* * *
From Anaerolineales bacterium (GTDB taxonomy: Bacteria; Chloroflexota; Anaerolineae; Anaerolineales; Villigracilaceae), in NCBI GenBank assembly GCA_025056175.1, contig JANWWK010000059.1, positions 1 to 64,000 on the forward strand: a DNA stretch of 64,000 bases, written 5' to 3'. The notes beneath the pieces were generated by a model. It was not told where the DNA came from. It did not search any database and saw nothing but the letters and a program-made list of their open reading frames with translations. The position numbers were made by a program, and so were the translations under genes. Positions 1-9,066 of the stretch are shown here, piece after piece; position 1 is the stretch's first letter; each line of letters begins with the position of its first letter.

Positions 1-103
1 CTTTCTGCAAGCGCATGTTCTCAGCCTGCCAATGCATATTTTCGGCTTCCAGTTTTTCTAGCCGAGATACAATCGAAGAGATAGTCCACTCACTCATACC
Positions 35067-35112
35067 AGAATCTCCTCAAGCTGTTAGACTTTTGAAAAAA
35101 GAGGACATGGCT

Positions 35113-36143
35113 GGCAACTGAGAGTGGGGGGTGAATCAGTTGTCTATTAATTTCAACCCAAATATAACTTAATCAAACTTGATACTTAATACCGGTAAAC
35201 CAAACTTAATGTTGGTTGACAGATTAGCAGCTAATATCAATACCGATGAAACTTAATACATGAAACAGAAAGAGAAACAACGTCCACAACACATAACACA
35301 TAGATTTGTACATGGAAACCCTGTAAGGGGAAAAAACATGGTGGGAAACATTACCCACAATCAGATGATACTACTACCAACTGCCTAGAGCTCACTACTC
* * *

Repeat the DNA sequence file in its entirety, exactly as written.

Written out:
From Anaerolineales bacterium (GTDB taxonomy: Bacteria; Chloroflexota; Anaerolineae; Anaerolineales; Villigracilaceae), in NCBI GenBank assembly GCA_025056175.1, contig JANWWK010000059.1, positions 1 to 64,000 on the forward strand: a DNA stretch of 64,000 bases, written 5' to 3'. The notes beneath the pieces were generated by a model. It was not told where the DNA came from. It did not search any database and saw nothing but the letters and a program-made list of their open reading frames with translations. The position numbers were made by a program, and so were the translations under genes. Positions 1-9,066 of the stretch are shown here, piece after piece; position 1 is the stretch's first letter; each line of letters begins with the position of its first letter.

Positions 1-103
1 CTTTCTGCAAGCGCATGTTCTCAGCCTGCCAATGCATATTTTCGGCTTCCAGTTTTTCTAGCCGAGATACAATCGAAGAGATAGTCCACTCACTCATACC
Positions 35067-35112
35067 AGAATCTCCTCAAGCTGTTAGACTTTTGAAAAAA
35101 GAGGACATGGCT

Positions 35113-36143
35113 GGCAACTGAGAGTGGGGGGTGAATCAGTTGTCTATTAATTTCAACCCAAATATAACTTAATCAAACTTGATACTTAATACCGGTAAAC
35201 CAAACTTAATGTTGGTTGACAGATTAGCAGCTAATATCAATACCGATGAAACTTAATACATGAAACAGAAAGAGAAACAACGTCCACAACACATAACACA
35301 TAGATTTGTACATGGAAACCCTGTAAGGGGAAAAAACATGGTGGGAAACATTACCCACAATCAGATGATACTACTACCAACTGCCTAGAGCTCACTACTC